With continuing spread of the novel coronavirus (COVID-19) outbreak to more countries, King County Metro is monitoring updates and public messaging from Public Health – Seattle and King County and the state Department of Health. The public relies on updates on the Public Health website and expertise shared via Public Health’s blogpost updates as officials direct public preparedness and public response to health situations. At this time, Public Health officials have determined the risk to the general public is considered to be low.

We’re sharing answers to some questions posed by riders about coronavirus.

Question: With flu season upon us and concern over Coronavirus, can you share with your riders what your cleaning program is like on your buses?

Answer: We vacuum out each bus daily, clean any identified areas needing attention if unsanitary, and deep clean each bus each month. Resources to keep yourself healthy are at: https://publichealthinsider.com/category/novel-coronavirus/

Question: How often are handrails, stop request cords, seats, sanitized? What are Metro’s general sanitation protocols? And are there any plans to change things in light of the virus?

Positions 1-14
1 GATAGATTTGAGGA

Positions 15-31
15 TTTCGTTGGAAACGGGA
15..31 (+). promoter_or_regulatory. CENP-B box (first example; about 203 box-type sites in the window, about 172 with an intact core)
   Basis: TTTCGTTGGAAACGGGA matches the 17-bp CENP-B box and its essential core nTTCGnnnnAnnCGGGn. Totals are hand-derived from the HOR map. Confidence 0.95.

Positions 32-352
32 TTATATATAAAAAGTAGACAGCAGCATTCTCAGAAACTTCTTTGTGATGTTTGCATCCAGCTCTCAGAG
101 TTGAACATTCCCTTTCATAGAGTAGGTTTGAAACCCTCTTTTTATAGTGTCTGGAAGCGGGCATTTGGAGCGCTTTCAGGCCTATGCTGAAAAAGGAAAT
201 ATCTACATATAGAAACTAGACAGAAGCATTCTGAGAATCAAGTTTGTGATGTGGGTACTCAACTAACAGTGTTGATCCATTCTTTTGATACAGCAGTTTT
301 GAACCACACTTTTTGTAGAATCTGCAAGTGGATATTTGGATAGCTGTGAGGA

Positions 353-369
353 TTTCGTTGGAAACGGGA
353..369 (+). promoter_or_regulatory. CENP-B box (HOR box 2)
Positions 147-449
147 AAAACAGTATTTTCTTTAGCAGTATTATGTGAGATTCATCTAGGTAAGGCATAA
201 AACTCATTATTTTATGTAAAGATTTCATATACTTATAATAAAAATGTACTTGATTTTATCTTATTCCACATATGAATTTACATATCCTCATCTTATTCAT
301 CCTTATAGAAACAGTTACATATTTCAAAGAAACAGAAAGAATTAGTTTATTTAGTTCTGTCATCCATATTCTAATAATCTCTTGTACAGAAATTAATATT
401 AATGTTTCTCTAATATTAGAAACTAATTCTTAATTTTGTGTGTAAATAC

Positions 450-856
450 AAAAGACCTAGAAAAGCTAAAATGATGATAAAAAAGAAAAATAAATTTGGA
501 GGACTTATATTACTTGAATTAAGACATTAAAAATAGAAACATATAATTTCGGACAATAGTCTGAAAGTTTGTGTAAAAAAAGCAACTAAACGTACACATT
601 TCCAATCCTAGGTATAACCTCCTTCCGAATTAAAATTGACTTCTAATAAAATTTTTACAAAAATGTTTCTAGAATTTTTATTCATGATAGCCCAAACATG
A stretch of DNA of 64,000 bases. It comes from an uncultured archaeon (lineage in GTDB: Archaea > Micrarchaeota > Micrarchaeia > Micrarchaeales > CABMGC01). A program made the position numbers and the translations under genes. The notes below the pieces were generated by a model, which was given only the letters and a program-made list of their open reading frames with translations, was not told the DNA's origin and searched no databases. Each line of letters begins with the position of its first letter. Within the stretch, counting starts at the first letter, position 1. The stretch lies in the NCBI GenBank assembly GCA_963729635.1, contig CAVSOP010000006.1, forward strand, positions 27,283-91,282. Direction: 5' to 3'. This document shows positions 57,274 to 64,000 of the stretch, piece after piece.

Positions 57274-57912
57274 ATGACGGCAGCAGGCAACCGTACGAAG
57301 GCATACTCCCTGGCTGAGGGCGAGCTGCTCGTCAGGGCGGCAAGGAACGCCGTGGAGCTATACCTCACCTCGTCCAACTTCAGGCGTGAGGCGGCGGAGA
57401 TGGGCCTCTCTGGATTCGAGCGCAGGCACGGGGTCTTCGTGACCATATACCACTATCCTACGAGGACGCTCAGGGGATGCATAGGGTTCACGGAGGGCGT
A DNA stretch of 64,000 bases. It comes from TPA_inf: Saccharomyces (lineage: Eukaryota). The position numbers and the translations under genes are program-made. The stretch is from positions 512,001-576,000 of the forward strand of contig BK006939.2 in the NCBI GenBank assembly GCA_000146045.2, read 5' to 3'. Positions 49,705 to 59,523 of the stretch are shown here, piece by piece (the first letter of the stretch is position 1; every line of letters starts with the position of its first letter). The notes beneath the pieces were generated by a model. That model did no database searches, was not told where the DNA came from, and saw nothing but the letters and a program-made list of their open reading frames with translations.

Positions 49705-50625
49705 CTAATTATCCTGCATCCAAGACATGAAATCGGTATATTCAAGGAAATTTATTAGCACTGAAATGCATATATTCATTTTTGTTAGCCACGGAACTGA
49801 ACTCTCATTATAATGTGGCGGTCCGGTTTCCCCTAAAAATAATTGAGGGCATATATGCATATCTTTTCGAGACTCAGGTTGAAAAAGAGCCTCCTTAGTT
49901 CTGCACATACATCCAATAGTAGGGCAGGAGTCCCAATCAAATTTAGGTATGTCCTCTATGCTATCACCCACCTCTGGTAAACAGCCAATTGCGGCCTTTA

Answer: Metro removes garbage and sweeps/air blows all buses clean daily, and cleans all interior bus surfaces every 30 days on each coach. Crews clean more frequently in the event of an incident or reports of unsanitary conditions.

In the event of an incident or report that there is an unsanitary condition on a bus from a sickness of any kind, or other causes, Metro staff immediately take the bus out of service and and makes sure it is thoroughly cleaned to eliminate the risk of others becoming ill before returning the bus to service.

The inside of Metro Access paratransit vehicles are cleaned daily. Metro Water Taxi crews clean hand rails, tabletops and seats daily.

We are coordinating closely with Public Health and will respond to direction they give the public regarding reducing risk of exposure to the virus. King County is prepared to shift resources as needed and determined by Public Health and King County Executive Constantine.

Question: What is Metro doing to limit the spread of contagious illnesses among transit users? What does Metro recommend passengers do to prevent getting or spreading illnesses while utilizing public transit?

Answer: We encourage the public to follow the direction of the experts at Public Health – Seattle & King County, which encourages people to

  • cover their sneezes and coughs,
  • avoid touching their eyes/noses/mouths after being in public places during cold and flu season,
  • wash their hands frequently and
  • stay home if they are sick.

Question: Would we be able to get sick masks for sick bus passengers?

Answer: We aren’t in position to supply masks for riders, however we do see some riders choosing to obtain and wear their own. Public Health doesn’t advise a need for it at this time. More resources at: https://publichealthinsider.com/category/novel-coronavirus/